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Tetonia

Tetonia

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Water with Lemon

Water with Lemon - Zonya Foco RD, Stephen Moss A novel about principals of a possible lifestyle to affect weight loss is an interesting idea. This book has characters that were developed in a likable way, yet I disliked the predictability and type-casting that went along with the story line. Karen, an overweight woman with self esteem issues and a young child, is married to an overweight, angry husband, who is controlling and doesn't like her new friends, an older man who has maintained a healthy weight for many years, his handicapped daughter, and a dog named Courage. Of course, by learning the habits Fowler teaches her and applying them to her life, by the epilogue she has successfully lost some weight and her husband has agreed to marriage counseling.

In my opinion, the story successfully attempts to address some of the emotional issues with being overweight. It provides the author's approach to the diet side of weight loss in the form of a feel-good story. It reads like a training manual designed to keep your attention, often annoying and full of cliches, statistics meant to teach, and recognizable sound bites. Q&A conversations between the characters are obviously designed to teach specific information. Yet I found myself wanting to find out what happens to Karen precisely because it was as well-written as "an inspiring story of diet-free, guilt-free weight loss" can be.

The story line advances as the protagonist learns eight habits to change the way that she interacts with food as a lifestyle. She is allowed to fail, talk about her emotions in a safe environment, and choose again throughout the story. She is continuously and lovingly guided by her too-good-to-be-true guru and confidante and encouraged by his deep thinking daughter, whose situation is so much worse than being overweight.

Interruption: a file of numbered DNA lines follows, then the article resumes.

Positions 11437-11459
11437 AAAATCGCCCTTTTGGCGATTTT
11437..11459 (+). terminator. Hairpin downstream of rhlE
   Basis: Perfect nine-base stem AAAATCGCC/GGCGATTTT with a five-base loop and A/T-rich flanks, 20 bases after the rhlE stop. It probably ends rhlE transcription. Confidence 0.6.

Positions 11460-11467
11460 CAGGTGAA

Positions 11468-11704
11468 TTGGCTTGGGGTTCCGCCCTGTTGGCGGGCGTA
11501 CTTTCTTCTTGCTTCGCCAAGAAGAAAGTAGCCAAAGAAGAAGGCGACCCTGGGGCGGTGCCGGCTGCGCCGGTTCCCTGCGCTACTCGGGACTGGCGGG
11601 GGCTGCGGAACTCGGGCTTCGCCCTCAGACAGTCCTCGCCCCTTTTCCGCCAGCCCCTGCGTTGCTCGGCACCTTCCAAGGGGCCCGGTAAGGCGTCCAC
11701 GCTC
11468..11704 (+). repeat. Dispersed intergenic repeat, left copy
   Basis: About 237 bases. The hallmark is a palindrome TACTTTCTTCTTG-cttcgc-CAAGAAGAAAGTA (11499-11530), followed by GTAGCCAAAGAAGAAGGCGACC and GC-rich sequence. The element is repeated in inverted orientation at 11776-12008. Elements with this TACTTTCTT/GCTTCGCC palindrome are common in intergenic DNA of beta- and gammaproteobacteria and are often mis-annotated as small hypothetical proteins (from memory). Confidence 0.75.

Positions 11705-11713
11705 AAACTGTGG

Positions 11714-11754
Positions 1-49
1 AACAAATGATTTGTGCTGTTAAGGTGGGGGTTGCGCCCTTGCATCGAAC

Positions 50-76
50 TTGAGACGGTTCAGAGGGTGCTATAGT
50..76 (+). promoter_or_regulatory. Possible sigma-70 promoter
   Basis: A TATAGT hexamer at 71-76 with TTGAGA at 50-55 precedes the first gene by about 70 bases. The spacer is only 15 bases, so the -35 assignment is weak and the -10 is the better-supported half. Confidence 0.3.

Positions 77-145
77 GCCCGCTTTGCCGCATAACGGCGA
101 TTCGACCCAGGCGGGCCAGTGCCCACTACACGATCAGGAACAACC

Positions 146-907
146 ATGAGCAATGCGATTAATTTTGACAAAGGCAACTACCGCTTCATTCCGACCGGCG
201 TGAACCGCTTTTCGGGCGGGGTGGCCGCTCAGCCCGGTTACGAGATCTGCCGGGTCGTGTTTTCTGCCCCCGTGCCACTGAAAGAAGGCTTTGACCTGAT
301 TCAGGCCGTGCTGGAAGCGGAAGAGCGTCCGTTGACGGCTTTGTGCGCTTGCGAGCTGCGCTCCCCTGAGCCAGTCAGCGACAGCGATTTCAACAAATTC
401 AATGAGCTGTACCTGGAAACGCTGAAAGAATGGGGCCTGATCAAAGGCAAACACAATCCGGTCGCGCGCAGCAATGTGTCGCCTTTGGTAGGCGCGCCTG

The novel has a recognizable "sales chapter" where a cookbook is discussed. The name of the cookbook author is not mentioned, but, duh! The chapter refers to a meal being prepared and the Names of the Dishes capitalized, so when one Purchases Said Cookbook one can Easily Find the Recipes.

I didn't read every word, the book had too many references to "low fat". But I read at least 90% in a single sitting.

Who would benefit from this book? If you are health clueless, stuck in the great american diet, and female so you can identify with the emotional Karen, this book may be helpful in identifying ways to change to a healthier way of living. The book is repetitious in the information presented as Karen learns, fails, and attempts to apply the habits to her life; yet repetition is often how we learn. The author suggests that you re-read the book at least twice a year to reinforce the good habits taught by the story. I would find it difficult to read again, yet the story is strangely compelling and much easier to get through than a diet manual. But there is no index and so no way to look up a section. Interestingly enough, there is also not a listing anywhere that gives the eight habits as bullet points. In order to know what they are you must read the book.

I gave this book just two stars because of the Q&A conversations that feel contrived to teach the subject, plot predictability, obvious repetition for teaching purposes within the story line, and lack of an index and list of the eight habits. The book achieves its goal, which is to present sufficient information to thoroughly teach the premises of the author's blueprint for health, but I gained five pounds just reading the saccharine saturated pages.